SARS  pg. 3

Confocal immunofluorescence image of cultured mouse brain tumor cells that have been infected with the mouse hepatitis virus, a coronavirus. The culture was mixed with a fluorescence-labeled antibody that specifically attaches to a viral enzyme. Confocal microscopy visualizes infected cells and virus-induced syncytia, or cell fusion, which enables the virus to slip from one cell to another.
Sarah Brockway
Besides the inherently interesting biological features of the coronaviruses, Denison says, they are important and widespread pathogens. Coronaviruses have long been known to cause severe disease in animals, particularly pigs, calves, and chickens. Two human coronaviruses are responsible for between 20 and 30 percent of cases of the common cold.

“They were important human pathogens; they just weren’t severe or critical human pathogens,” Denison says of coronaviruses before SARS.

But coronavirologists like Denison recognized the capacity of these viruses for trans-species adaptation. Over the last decade, he says, accumulating evidence has shown that coronaviruses can move between species “without too much fuss.”

So when an ordinary coronavirus took a leap to human beings—most likely from a still unidentified animal source—and caused SARS, “I think coronavirologists were amazed, but not surprised,” Denison says.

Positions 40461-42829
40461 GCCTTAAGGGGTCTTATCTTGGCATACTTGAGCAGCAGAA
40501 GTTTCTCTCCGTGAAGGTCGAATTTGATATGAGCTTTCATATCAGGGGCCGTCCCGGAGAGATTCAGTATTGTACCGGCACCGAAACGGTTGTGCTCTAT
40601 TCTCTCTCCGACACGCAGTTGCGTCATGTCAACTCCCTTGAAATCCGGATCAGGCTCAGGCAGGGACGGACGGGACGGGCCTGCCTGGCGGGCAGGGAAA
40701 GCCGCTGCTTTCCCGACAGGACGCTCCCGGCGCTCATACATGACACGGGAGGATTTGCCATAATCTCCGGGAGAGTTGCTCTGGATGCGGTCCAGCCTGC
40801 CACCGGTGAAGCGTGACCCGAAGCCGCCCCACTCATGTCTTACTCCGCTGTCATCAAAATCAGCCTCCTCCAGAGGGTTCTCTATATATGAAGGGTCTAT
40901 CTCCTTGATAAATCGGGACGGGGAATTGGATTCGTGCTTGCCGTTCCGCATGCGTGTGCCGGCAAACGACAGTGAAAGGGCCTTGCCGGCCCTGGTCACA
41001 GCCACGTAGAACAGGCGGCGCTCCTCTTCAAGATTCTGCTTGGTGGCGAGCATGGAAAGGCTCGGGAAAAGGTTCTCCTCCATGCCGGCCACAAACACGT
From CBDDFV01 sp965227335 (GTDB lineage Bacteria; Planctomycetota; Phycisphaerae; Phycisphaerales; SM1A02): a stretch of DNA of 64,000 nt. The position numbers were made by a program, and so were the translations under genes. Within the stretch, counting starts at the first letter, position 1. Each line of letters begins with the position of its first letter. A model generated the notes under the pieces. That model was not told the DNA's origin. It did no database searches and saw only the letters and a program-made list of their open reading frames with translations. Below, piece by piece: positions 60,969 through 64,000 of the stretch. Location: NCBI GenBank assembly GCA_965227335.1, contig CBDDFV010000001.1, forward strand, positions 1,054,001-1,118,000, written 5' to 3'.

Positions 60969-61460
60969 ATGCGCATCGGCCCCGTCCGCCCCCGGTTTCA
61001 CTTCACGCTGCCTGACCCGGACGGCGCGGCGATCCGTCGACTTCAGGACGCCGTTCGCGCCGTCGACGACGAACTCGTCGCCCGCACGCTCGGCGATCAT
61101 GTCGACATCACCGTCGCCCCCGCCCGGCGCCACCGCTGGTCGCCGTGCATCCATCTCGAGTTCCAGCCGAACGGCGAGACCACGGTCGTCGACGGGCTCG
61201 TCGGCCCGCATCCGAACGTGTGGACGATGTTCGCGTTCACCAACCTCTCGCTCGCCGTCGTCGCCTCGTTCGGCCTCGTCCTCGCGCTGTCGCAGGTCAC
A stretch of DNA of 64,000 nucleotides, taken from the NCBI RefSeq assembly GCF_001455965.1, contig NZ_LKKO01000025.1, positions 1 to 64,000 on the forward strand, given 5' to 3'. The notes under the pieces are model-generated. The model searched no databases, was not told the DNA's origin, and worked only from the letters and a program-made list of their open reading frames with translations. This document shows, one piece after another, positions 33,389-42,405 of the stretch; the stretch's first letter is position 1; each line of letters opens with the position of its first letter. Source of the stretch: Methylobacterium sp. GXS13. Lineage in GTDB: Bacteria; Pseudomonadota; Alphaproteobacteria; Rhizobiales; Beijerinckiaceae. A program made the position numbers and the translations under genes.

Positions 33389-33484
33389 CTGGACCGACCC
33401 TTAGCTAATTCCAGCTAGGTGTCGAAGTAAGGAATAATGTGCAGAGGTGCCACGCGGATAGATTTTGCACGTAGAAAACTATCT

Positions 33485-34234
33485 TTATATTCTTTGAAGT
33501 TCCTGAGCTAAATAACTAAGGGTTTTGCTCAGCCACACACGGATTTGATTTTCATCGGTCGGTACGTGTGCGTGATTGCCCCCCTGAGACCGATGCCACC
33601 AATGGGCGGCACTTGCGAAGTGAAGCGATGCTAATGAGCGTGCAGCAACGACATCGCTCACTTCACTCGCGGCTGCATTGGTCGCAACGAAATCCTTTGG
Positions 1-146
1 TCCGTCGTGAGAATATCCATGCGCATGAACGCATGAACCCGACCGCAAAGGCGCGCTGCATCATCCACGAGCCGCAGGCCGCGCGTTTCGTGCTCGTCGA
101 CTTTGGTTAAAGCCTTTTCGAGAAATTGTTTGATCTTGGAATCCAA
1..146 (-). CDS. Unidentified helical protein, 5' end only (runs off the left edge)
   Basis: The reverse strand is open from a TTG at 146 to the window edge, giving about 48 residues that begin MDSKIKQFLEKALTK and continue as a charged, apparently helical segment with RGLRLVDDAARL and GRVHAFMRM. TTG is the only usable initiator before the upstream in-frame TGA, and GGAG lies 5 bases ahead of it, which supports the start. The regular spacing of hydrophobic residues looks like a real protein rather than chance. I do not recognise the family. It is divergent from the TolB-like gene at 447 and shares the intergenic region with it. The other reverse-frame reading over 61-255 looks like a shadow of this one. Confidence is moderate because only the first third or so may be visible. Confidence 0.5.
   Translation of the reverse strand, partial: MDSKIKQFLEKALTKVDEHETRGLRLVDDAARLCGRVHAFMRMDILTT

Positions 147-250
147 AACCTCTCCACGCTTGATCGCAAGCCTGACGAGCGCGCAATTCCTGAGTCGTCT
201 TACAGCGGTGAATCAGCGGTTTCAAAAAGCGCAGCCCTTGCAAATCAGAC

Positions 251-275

The leap appears to have happened in the southern Chinese province of Guangdong, where SARS-like illnesses occurred before the epidemic was acknowledged. Retrospective studies of patient records by Chinese and WHO epidemiologists have identified independent clusters of cases in seven Guangdong municipalities between November 2002 and January 2003.

The absence of a link between these clusters adds weight to theories that the virus jumped to human beings from an animal species or other environmental reservoir in southern China, according to WHO.

The civet connection

In Guangdong China, wild animal markets and restaurants cater to the population’s penchant for exotic fare—a made-to-order situation for putting people in contact with unusual animal viruses. Suspect animals in the SARS jump include the masked palm civet, a relative of the mongoose, and the raccoon dog, which are both consumed as delicacies in southern China and have been confirmed to be infected with the SARS coronavirus. In fact, the genetic sequence of the virus isolated from captive civets was nearly identical to that from the first confirmed SARS patient this year, prompting Chinese officials to order the killing of all civets—estimated at 10,000 animals—in the region to protect against further SARS cases.

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